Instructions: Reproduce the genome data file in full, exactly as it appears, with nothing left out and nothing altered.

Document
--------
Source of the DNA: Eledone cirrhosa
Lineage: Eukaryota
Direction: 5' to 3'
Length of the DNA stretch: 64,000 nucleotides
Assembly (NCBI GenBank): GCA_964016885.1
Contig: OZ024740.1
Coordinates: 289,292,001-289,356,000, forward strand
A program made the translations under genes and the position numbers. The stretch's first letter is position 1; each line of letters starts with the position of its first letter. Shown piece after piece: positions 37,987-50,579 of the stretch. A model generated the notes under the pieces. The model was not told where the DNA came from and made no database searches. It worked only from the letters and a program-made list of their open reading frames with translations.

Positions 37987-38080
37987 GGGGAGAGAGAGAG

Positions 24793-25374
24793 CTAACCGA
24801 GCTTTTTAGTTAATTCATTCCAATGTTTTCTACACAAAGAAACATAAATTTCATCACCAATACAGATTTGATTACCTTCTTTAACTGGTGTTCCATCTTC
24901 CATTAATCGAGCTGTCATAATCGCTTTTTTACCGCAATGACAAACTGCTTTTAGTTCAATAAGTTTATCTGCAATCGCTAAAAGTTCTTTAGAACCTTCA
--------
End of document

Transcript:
Source of the DNA: Eledone cirrhosa
Lineage: Eukaryota
Direction: 5' to 3'
Length of the DNA stretch: 64,000 nucleotides
Assembly (NCBI GenBank): GCA_964016885.1
Contig: OZ024740.1
Coordinates: 289,292,001-289,356,000, forward strand
A program made the translations under genes and the position numbers. The stretch's first letter is position 1; each line of letters starts with the position of its first letter. Shown piece after piece: positions 37,987-50,579 of the stretch. A model generated the notes under the pieces. The model was not told where the DNA came from and made no database searches. It worked only from the letters and a program-made list of their open reading frames with translations.

Positions 37987-38080
37987 GGGGAGAGAGAGAG

Positions 24793-25374
24793 CTAACCGA
24801 GCTTTTTAGTTAATTCATTCCAATGTTTTCTACACAAAGAAACATAAATTTCATCACCAATACAGATTTGATTACCTTCTTTAACTGGTGTTCCATCTTC
24901 CATTAATCGAGCTGTCATAATCGCTTTTTTACCGCAATGACAAACTGCTTTTAGTTCAATAAGTTTATCTGCAATCGCTAAAAGTTCTTTAGAACCTTCA